US Senators want TikTok banned from federal phones

Image Credit: Global Times

Federal lawmakers in the US have again called for a ban to be placed on the use of TikTok on federal devices. This is not the first time such is being proposed. In July 2020, the federal lawmakers had barred federal workers from downloading TikTok on their devices.

The legislation has now been reintroduced by a group of Republicans led by Sen. Josh Hawley. Citing potential national security concerns, the move is aimed at stopping the use of the video sharing app on the devices of federal workers.

TikTok is a Trojan horse for the Chinese Communist Party that has no place on government devices-or any American devices, for that matter,” Hawley said in a statement per The Hill. “My bill is a straightforward plan to protect American government data from a hostile foreign power, which, less than a year ago, passed the Senate unanimously.”

TikTok has repeatedly proven itself to be a malicious actor but Joe Biden and Big Tech refuse to take the threat of Chinese espionage seriously. It’s time for Congress to act,” the Senator added

The legislation was also reintroduced in the House by Rep. Ken Buck, who in a separate statement said: the action “is in the best interest of our national security.”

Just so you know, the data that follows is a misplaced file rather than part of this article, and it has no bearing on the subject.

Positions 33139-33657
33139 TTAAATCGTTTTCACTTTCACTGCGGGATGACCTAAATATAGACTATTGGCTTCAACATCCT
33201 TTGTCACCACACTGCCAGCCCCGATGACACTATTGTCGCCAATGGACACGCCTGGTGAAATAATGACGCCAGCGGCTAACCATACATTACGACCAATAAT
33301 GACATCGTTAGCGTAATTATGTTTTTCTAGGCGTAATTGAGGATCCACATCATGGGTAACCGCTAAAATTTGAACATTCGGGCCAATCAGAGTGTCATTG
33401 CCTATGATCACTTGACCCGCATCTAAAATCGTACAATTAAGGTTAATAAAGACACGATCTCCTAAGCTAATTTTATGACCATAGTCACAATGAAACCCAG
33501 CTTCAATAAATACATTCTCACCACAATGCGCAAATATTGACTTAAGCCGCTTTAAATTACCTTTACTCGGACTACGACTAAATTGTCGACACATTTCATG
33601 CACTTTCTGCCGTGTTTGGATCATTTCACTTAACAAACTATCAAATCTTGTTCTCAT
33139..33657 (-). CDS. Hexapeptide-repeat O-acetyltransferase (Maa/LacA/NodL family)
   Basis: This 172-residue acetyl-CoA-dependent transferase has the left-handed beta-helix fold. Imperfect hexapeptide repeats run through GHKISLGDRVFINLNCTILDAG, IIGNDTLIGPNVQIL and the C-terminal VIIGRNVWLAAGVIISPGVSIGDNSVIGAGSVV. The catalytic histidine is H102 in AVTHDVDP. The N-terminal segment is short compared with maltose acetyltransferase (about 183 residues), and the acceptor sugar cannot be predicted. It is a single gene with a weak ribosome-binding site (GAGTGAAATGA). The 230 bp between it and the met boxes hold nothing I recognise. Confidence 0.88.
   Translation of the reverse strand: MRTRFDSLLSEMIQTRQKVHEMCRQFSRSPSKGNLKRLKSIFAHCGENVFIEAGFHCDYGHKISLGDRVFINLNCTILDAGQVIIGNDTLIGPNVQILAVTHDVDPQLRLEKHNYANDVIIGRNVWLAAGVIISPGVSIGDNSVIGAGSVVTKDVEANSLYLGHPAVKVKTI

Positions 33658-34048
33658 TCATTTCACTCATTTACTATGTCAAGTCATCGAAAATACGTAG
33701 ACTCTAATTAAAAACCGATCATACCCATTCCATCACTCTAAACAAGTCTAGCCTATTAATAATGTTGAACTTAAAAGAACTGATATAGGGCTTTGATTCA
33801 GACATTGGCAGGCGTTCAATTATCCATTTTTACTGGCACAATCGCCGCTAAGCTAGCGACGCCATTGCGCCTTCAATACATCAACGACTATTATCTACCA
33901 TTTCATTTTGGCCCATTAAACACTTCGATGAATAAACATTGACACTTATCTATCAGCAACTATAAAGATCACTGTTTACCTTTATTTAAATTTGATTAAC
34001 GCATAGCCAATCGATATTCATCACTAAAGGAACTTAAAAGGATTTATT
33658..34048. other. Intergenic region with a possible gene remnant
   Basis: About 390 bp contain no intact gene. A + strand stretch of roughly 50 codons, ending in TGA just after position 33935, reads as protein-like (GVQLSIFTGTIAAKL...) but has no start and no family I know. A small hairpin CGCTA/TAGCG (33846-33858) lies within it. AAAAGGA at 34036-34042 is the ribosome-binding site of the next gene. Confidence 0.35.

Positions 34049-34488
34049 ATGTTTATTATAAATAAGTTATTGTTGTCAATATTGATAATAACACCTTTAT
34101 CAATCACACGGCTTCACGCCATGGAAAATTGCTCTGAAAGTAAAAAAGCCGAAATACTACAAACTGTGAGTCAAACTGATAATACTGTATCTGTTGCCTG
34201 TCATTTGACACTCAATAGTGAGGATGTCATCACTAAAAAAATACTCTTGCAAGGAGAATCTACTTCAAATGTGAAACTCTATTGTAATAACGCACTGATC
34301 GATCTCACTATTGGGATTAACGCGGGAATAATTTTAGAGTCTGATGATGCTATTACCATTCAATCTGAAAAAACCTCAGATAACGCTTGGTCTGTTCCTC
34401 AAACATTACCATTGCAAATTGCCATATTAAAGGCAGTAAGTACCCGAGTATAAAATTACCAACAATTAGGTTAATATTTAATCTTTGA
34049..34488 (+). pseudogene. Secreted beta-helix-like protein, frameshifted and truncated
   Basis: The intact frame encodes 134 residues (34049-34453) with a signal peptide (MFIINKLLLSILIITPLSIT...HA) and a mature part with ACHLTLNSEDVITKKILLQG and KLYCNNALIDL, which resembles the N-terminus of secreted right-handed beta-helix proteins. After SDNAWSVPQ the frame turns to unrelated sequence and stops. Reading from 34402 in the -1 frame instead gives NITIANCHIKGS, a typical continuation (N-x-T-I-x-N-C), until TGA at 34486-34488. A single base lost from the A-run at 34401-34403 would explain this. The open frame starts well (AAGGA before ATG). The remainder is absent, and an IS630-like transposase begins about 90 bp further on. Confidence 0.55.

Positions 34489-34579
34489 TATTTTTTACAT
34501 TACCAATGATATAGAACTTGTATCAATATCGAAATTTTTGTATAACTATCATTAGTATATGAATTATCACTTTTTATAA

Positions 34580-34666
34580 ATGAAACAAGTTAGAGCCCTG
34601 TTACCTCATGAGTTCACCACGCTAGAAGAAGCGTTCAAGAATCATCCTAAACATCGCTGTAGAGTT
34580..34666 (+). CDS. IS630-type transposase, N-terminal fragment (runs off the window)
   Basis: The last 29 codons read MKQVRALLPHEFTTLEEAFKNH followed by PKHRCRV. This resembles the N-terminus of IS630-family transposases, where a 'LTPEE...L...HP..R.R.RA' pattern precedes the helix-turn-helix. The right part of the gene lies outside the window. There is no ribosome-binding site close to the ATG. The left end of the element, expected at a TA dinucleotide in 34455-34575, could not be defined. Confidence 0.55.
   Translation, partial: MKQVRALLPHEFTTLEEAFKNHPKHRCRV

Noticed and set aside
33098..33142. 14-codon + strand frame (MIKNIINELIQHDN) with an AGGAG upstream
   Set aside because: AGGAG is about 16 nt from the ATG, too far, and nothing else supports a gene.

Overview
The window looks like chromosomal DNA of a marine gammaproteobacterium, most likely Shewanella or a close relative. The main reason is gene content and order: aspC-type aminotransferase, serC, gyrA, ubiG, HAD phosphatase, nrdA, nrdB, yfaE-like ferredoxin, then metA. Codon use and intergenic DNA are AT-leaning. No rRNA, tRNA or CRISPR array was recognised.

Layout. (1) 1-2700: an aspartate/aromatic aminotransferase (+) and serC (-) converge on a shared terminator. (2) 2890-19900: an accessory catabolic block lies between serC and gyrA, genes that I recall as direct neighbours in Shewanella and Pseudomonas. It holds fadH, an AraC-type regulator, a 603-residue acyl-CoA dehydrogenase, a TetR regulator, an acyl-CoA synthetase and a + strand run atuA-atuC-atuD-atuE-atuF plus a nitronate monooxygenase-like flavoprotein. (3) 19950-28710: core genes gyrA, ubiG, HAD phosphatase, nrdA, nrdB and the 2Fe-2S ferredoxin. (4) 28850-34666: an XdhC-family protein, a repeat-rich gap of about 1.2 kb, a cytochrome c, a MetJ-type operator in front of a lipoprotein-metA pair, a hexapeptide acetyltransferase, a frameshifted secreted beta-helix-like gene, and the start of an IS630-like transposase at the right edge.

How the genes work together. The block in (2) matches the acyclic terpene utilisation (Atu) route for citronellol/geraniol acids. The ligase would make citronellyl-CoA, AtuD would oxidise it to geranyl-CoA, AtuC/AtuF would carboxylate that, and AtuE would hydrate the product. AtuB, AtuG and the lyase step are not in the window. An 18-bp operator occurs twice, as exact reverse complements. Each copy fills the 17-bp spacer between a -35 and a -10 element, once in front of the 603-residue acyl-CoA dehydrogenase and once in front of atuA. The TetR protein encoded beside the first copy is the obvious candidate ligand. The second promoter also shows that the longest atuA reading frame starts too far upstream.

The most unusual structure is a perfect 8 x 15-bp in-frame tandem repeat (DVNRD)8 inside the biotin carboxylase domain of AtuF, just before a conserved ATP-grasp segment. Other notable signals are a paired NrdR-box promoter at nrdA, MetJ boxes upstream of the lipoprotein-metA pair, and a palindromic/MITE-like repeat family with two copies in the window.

Chinese-owned apps are required to report user data to the Chinese Communist Party, that is why we cannot trust TikTok with the sensitive data that exists on U.S. government devices,” Buck said. “It is well past time to acknowledge the serious cybersecurity threat that TikTok poses and enact a federal government-wide ban on the Chinese app.”

The House had in July last year voted 336-71 to pass the proposal, offered by Rep. Ken Buck as part of a package of bipartisan amendments to the National Defense Authorization Act. The prohibition according to the report, is expected to extend to members of Congress and congressional staff.

In 2019, Lawmakers had called for an investigation into whether ByteDance-owned TikTok can be used by the Chinese government to collect users’ data or control the content that is being shared. Some senators specifically emphasized on the potential for the app to be used in election meddling and to silence protesters in Hong Kong.

In February last year, TikTok suffered a major blow as the Transportation Security Administration told its employees to stop using the app. This came weeks after the army banned the use of TikTok on government owned phones. TSA told users to stop using the Chinese-owned app to create social media posts for the agency.

Author: Ola Ric

Ola Ric is a professional tech writer. He has written and provided tons of published articles for professionals and private individuals. He is also a social commentator and analyst, with relevant experience in the use of social media services.

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